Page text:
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If i am using Android 2.2 and call File.list() method in BookGenerator.java, then pages and chapters come in exact sequence, but whenever I execute on Android 4.0 it gives me reverse pages list or reverse pages order.

Is there a compatibility issue between 2.2 and 4.0?

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I'm having a hard time understanding what you've typed. Can you make it a bit more legible? –  Jason Robinson May 7 '12 at 5:41
1  
@JasonRobinson ya sure i do . Can u have look at it now –  Tintin May 7 '12 at 5:42
    
Still having a hard time. Are you saying in versions 2.2 and 2.3, some array comes in a particular sequence, then in 4.0 it comes in a reverse sequence? –  Jason Robinson May 7 '12 at 5:52
    
I think I understand. The list() method returns your files in one order for 2.2 and 2.3, and in 4.0 it's reverse of what you get for 2.2 and 2.3. Is this correct? –  Jason Robinson May 7 '12 at 5:54
1  
@JasonRobinson ya u r rite ? any solution? –  Tintin May 7 '12 at 5:55

3 Answers 3

up vote 5 down vote accepted

You shouldn't rely on listFiles() for an ordered list of the pages:

http://docs.oracle.com/javase/1.4.2/docs/api/java/io/File.html#listFiles()

"There is no guarantee that the name strings in the resulting array will appear in any specific order;"

You have to create your own ordering system, based on file name or lastModified or file's size. You can either use a Comparator < File > or Comparator < String > for sorting the files in a SortedSet, or as mentionned earlier, create an own class for the items to sort that implements Comparable. I would suggest the first solution as it's a bit stupid to wrap the File or String class into an other one just for this functionality.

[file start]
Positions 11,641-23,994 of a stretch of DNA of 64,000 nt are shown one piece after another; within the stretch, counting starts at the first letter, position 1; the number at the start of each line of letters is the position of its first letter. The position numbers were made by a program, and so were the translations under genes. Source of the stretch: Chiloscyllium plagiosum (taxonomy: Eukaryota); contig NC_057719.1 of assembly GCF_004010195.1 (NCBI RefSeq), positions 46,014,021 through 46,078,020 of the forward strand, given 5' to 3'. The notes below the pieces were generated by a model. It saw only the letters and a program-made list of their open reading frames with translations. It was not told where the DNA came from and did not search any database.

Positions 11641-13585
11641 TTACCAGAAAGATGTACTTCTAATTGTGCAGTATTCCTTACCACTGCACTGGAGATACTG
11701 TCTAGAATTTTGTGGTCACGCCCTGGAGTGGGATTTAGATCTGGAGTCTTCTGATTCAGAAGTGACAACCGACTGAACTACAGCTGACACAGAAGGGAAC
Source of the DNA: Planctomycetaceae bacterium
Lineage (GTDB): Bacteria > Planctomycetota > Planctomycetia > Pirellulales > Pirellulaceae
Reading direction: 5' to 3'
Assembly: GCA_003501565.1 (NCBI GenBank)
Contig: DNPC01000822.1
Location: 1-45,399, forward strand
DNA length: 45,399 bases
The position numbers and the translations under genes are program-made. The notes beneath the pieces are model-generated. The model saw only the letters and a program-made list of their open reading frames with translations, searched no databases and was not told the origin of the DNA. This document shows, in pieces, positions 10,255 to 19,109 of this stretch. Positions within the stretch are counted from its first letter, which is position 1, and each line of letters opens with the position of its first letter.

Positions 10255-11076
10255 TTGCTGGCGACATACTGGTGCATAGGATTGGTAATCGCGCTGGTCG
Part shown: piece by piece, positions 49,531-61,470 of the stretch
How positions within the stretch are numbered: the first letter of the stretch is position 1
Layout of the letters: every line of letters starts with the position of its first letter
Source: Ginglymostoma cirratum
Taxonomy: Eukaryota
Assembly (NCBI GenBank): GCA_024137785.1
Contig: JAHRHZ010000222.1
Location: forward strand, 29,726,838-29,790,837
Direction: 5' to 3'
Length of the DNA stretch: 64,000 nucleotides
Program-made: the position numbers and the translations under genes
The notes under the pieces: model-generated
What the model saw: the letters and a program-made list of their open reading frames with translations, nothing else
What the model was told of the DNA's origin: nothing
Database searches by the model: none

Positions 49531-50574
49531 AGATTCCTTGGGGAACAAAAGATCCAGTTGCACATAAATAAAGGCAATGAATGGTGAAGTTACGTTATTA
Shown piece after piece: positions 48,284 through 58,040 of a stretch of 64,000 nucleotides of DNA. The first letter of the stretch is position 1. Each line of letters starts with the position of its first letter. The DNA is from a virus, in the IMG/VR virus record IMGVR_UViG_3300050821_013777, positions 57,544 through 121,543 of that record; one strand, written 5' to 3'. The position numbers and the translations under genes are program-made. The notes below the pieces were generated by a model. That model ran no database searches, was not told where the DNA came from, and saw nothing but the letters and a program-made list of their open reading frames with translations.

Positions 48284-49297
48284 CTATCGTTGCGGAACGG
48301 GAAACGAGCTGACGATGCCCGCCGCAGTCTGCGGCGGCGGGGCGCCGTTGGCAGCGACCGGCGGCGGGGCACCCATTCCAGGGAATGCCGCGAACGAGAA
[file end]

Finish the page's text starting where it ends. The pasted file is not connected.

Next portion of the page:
An example with a lot of memory overhead:

TreeSet<File> pages = new TreeSet<File>(new Comparator<File>(){
   public int compare(File first, File second) {
      return first.getName().compareTo(second.getName());
   }
});

for (File file : allFiles) {
   pages.add(file());
}

allFiles = pages.toArray();

If you want a more efficient one, you have to implement your own method for sorting an array in its place.

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The list() method does not guarantee any specific order for the items. The Android documentation lacks this point but the official Java SE API javadoc warns about it:

There is no guarantee that the name strings in the resulting array will appear in any specific order; they are not, in particular, guaranteed to appear in alphabetical order.

You should sort the array with Collections.sort() before using it.

File fChapters = new File(internalStorage + bookName + "/Chapters");
// Obtain the chapters file names list (the files in the directory)
chapters = fChapters.list();
// Sort the file names according to default alphabetic ordering
Collections.sort(chapters)
// The chapters list is now sorted from A to Z

With the sort(List list, Comparator c) overload of this method you can define whatever order you need. For example, ignore the case of the letters in the titles:

Collections.sort(chapters, new Comparator<String>() {
    @Override
    public int compare(String chapter1, String chapter2) {
        return chapter1.compareToIgnoreCase(chapter2);
    }
});
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can u just write down the sort method u mentioned here , it will be more helpful to me . –  Tintin May 7 '12 at 6:59
    
Hi, in the example I took the snippet from your code. Just go ahead and remove the reverseArray() method, and substitute where it is called with Collections.sort(chapters). It will work. –  allprog May 7 '12 at 17:11
    
ya i will try it now –  Tintin May 8 '12 at 4:16

Use an Comparable to sort it yourself.

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Can u explain ur answer more descriptive ? –  Tintin May 7 '12 at 6:05

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